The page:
One of the items currently before the American Ornithologists’ Union’s North American Checklist Committee (NACC) is a proposal to split Old World and New World forms of the Common Moorhen (Gallinula chloropus) into separate species. The AOU’s South American Checklist Committee (SACC) passed a very similar proposal last year, and the IOC followed suit shortly thereafter. I expect the NACC will pass the proposal this year, and the Clements list will follow, so let’s look at some of the reasons for this split — and the touchy subject of English names for the New World species.

copyright Corey Finger

Common Moorhen … or is it? © Corey Finger

Old World and New World moorhens haven’t always been lumped. The AOU treated New World populations as “Florida Gallinule,” Gallinula galeata, in its first checklist (1886) but lumped them into the widespread Old World species in its 18th supplement (1923), between the third and fourth versions of the checklist. Despite the lump, the AOU kept the English name “Florida Gallinule” at first, eventually replacing it with “Common Gallinule,” and finally changing this to “Common Moorhen” to conform with Old World usage in the 1982 34th supplement. This all happened before I was born, so “Common Moorhen” is all I’ve ever known, but I know birders who still struggle with the change.

Alvaro Jaramillo’s proposals to the AOU checklist committees cite recent genetic work and analysis of the birds’ vocalizations to support species status for the two forms.

A 2008 paper by Groenenberg et al. (Ancient DNA Elucidates the Controversy about the Flightless Island Hens (Gallinula sp.) of Tristan da Cunha) set out to examine status of two flightless moorhens from the mid-Atlantic islands of Tristan da Cunha and Gough. In the process, researchers discovered that the two species, one of which is extinct, are more closely related to Old World Common Moorhens than to those sampled from the New World.

On one hand, this can be interpreted as evidence that four species are involved. On the other hand, it’s not at all impossible to think that members of a very widely distributed species could become isolated in remote environments and diverge while the rest of the population maintains reproductive compatibility. However, these results also seem to show genetic distance between Old World and New World forms consistent with isolation, though the number of individuals sampled was not very high.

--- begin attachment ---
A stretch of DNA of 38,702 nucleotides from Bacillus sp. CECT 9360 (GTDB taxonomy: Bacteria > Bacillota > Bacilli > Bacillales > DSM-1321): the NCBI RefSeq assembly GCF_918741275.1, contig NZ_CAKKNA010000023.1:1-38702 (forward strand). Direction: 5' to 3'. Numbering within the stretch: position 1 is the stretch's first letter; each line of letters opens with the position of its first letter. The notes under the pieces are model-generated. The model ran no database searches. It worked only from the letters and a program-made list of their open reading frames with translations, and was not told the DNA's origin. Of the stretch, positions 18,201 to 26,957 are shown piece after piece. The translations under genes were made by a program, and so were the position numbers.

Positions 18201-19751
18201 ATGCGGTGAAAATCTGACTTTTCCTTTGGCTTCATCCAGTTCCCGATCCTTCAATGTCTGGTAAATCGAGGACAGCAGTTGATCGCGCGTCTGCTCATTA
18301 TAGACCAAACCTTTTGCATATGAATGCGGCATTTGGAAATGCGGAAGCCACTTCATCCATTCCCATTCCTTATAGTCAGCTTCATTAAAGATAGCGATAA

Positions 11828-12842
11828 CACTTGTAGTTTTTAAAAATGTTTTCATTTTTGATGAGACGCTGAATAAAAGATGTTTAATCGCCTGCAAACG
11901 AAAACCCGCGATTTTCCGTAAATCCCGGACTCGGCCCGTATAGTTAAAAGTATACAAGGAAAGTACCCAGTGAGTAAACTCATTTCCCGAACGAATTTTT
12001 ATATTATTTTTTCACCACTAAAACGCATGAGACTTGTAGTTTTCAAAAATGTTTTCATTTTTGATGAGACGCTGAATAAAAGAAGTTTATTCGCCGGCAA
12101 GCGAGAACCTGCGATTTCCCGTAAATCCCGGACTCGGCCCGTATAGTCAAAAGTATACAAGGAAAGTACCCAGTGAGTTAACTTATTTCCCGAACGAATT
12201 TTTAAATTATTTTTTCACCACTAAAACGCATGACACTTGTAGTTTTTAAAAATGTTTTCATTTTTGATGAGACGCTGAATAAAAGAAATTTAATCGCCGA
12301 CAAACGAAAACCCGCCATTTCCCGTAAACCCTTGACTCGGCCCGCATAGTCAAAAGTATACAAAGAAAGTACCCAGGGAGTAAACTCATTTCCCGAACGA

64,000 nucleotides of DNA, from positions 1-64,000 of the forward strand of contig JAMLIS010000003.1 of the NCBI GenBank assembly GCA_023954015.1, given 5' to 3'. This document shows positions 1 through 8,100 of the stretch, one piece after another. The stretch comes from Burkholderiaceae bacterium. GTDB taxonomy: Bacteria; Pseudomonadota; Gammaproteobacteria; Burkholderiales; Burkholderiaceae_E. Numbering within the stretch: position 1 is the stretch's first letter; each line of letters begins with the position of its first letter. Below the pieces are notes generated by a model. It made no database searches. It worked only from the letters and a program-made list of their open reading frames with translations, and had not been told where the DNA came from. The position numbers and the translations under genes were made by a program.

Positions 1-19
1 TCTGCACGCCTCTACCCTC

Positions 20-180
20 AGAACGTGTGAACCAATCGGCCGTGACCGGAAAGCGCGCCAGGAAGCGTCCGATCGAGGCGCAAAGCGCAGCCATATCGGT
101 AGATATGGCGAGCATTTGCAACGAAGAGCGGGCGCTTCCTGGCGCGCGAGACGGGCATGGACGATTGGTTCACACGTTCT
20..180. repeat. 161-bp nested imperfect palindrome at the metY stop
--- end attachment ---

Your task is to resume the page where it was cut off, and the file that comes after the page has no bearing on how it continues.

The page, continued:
Vocalizations differ markedly between Old World and New World populations, with New World birds known for their weird cackling and giggling noises, while the calls of Old World birds are briefer and simpler (and less likely to end up in a spooky soundtrack). Xeno-canto has recordings from all over the world for comparison: Common Moorhen. Vocalizations are often important clues in birds’ relationships because they are so important in birds’ social interactions and reproduction.

The most obvious physical difference between the two forms is the shape of the birds’ red forehead frontal shields, nicely illustrated below in photos by Charlie and Mike.

Common Moorhen in the UK by Charlie Moores

This bird, photographed in the UK by Charlie Moores, shows an elliptical, rounded frontal shield.

Common Gallinule by Mike Bergin

This bird, photographed in the Bahamas by Mike Bergin, shows a wedge-shaped frontal shield, wide and flat at the top, tapering toward the base.

So to sum it up, the Old World and New World forms appear to show some genetic distance, at least in one recent study, and they show vocal and modest physical differences. Presumably, they do not have much, if any, natural opportunity to interbreed anyway. The trend these days is to split in such cases, so such an outcome seems logical here too.

But what are the English names for the species after they are split? Both the SACC and the IOC use Common Gallinule for the New World species, reverting to a name many birders still use anyway. The IOC keeps Common Moorhen for the Old World species, which has never really been much in question anyway, as far as I know.

In fact, the SACC had already reverted to “Common Gallinule” even before the split, which you can read about in the ranty and rather amusing Proposal #335. “Those who don’t care about the taxonomy think that the name Moorhen itself is totally absurd,” writes Van Remsen. “The species has nothing to do with moors, per se, and even if it did, we don’t have any gosh-darned moors in this hemisphere.”

Again, the switch happened before I was born, so I don’t get the drama at all, but to Van’s point about moors, there may be another explanation. The Wikipedia Common Moorhen entry cites The Oxford Dictionary of British Bird Names (1993) to say that “moor” here is used in an obsolete sense meaning “marsh.” I don’t have access to a copy of the work to check, but it sounds plausible.

In any case, the word has a fine Old English roots, and certainly doesn’t need to change on the east side of the Atlantic. “Gallinule” is a Neo-Latin creation (originating from the word for “hen”) and for whatever reason has a lot of traction over here.

It seems likely that the AOU NACC will also split the species and call the New World birds “Common Gallinule” — after all, this is simplest and actually has precedent, unlike some of the more novel suggestions. Just for fun, which of these names do YOU prefer, and why? Leave a comment!

  • Common Gallinule
  • American Moorhen
  • Laughing Gallinule
  • Florida Gallinule
  • Other — please specify!
Written by David
David J. Ringer is exploring the world one bird at a time. His fascination with birds and nature began at the age of four or five, and he now works full time in conservation. He is a writer and communicator whose day jobs have taken him to six continents and more than 25 countries, including Papua New Guinea, Vanuatu, Kenya, and Cameroon. Follow him on Twitter at @RealDJRinger.